But here’s the amazing truth that Luther rediscovered in the pages of Scripture. What we cannot do for ourselves, God in his grace has done for us. He took on the role of Reconciler. Can you imagine that? When has that ever happened in your life? You were the one to sin, but it was the offended party, your parent, your spouse, your friend who repaired all the damage, making everything right between you. That’s never happened. But that’s exactly what God has done. How? In Christ alone. Listen: “God was reconciling the world to himself in Christ, not counting men’s sins against them. And he has committed to us the message of reconciliation.” (2 Corinthians 5:19). Paul cracks open the door of heaven for us today. He lets us peer into the courtroom of the Almighty where the Divine Bookkeeper is at work. I shudder to look at the ledger for there I’m sure to find the sin that is mine from conception, sin that has shown itself in ways I’m too ashamed to think of and would certainly never want you to know. It must all be there, even the faults I’m unaware of. But as it turns out there’s not one sin charged to my account. The page is empty! Yours too. It’s just as clean – no sin – none whatsoever. How can this be? Has the Bookkeeper lost it – his sense of right and wrong? Not at all. He’s the same yesterday, today, and forever. He’s just as holy AND he’s just as loving as he’s always been which is how Paul explains it: “God made [Christ] who had no sin to be sin for us, so that in [Christ] we might become the righteousness of God.”(2 Corinthians 5:21).
There you have it! Christ alone is our life. He was born here to be the Substitute of every sinner of all times. Our holy God charged to Christ’s account our life of sin. This is what he suffered as he hung on Calvary’s cross. There, in his body, he endured all alone the eternal torment of God’s wrath that should have been our hell. “It is finished” he promised with his dying breath. There’s nothing left to suffer. He took it all and in its place where once there was only our sin, there is now only his righteousness. Because the God of all grace has given every sinner credit for Christ’s perfect life of love. In God’s courtroom we are charged with all of Christ’s sympathy, all of his compassion, and all of his kindness. This is what God’s sees when he looks at our life – He sees Christ alone.
Is this not the most comforting truth you will ever know? No matter what a sinner you have been, no matter what evil you have done, no matter what good you have failed to do, in Christ, God sees you as his perfect child. There is no sin to hold against you, no past waiting to catch up with you. There is only peace with God now and forever. You can bank on it. Because God has committed to you this message of reconciliation. He cannot and will not go back on his Word. He wants you to live in the joy of this truth. This is what he wants for you and for all for whom Christ has lived and died and risen. In other words, he wants this for all people. You and I are just the people to pass the word. Why?
“We are…Christ’s ambassadors, as though God were making his appeal through us. We implore you on Christ’ s behalf : B e reconciled to God .” (2 Corinthians 5:20). The news of what Christ has done for us and our world is just too good to keep to ourselves. I’m not on Facebook too often, but when I log on, my page is filled with things my friends have liked: My Pillow, IPads, Starbucks, the list goes on, reminding me that good news begs to be told. We believers in Christ have the best news of all times: Our gracious God has saved this world of sinners for himself. Of course, you don’t know them all, but every person you do know or will ever meet is one of those sinners. Unless your relative, your coworker, your neighbor, your acquaintance knows Jesus, sin is busy ruining that person’s life, earthly and eternal. Unless that person learns of Jesus, she lives with a lifetime of guilt and fears an eternity of misery. She may pretend otherwise, but the fact remains, she’s only pretending. You can change that. You have the life-giving gospel of Jesus. Christ has made you his ambassador. As such, you must speak only the message he’s given you – nothing more, nothing less. And what is the message? It’s Christ Alone! It’s the good news you cherish – the news that Jesus has suffered the sinner’s punishment in his place and with his holiness has earned the sinner unending bliss in the presence of God. We ambassadors of Jesus are here for one reason: to implore sinners on Christ’s behalf: Be reconciled to God.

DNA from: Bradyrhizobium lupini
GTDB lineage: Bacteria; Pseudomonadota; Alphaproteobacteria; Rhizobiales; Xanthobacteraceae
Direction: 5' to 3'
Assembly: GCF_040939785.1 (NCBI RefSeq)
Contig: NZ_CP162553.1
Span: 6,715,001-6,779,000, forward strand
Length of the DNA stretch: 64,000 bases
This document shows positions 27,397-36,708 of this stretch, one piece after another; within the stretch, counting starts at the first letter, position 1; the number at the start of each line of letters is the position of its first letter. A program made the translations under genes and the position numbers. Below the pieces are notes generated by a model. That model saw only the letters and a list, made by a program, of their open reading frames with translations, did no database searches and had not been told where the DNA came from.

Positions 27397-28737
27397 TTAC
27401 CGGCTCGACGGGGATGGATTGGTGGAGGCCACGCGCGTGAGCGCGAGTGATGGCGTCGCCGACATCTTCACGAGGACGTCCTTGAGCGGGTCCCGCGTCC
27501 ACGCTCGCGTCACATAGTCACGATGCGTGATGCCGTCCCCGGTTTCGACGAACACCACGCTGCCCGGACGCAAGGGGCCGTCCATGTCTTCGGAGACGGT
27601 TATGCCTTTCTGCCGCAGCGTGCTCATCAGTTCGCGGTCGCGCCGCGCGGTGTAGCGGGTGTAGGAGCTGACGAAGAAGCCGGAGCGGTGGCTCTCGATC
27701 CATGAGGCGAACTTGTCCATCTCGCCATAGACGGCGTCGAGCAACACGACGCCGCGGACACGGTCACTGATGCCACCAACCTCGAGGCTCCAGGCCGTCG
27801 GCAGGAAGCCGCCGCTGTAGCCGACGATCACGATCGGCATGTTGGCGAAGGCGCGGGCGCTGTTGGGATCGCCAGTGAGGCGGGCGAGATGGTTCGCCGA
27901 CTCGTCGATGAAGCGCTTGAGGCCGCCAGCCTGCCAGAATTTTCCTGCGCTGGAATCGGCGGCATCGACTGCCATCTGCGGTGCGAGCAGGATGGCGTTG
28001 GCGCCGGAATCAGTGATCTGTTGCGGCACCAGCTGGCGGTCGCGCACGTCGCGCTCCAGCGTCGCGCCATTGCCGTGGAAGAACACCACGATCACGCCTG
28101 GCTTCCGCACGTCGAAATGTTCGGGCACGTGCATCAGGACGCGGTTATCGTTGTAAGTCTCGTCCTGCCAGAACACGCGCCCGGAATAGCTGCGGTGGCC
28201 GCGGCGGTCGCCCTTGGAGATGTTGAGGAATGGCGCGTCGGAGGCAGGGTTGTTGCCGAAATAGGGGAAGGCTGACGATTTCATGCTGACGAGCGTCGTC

This is what the Reformation was all about for Luther. He wasn’t looking to have a denomination of Christians named after him. He lived to share the saving name of Jesus at every opportunity. Like the time he wrote to an Augustinian monk by the name of George Spenlein. George had spent some time in Wittenberg. While there he incurred a debt that he was not able to repay before leaving town. So, he left a few of his possessions in Luther’s care for Martin to sell and with the money pay his debt. Luther writes to tell the man that the sale canceled most, but not all the debt. And then, in an almost seamless transition, he goes on to talk about the man’s debt of sin before God: Now I should like to know whether your soul, tired of its own righteousness, is learning to be revived by and to trust in the righteousness of Christ…[People] try to do good of themselves in order that they might stand before God clothed in their own virtues and merits. But this is impossible. While you were here, you were one who held this opinion, or rather, error…Therefore, my dear Friar, learn Christ and him crucified. Learn to praise him and, despairing of yourself, say, “Lord Jesus, you are my rigChteousness, just as I am your sin. You have taken upon yourself what is mine and have given to me what is yours.”1
Though he was a learned theologian, Luther shows us how to share the gospel in such simple terms with people we know well and with those we hardly know at all. We can point everyone to Christ alone and tell them without hesitation that like us, they live life dearly loved and completely forgiven by God for Jesus’ sake. Amen.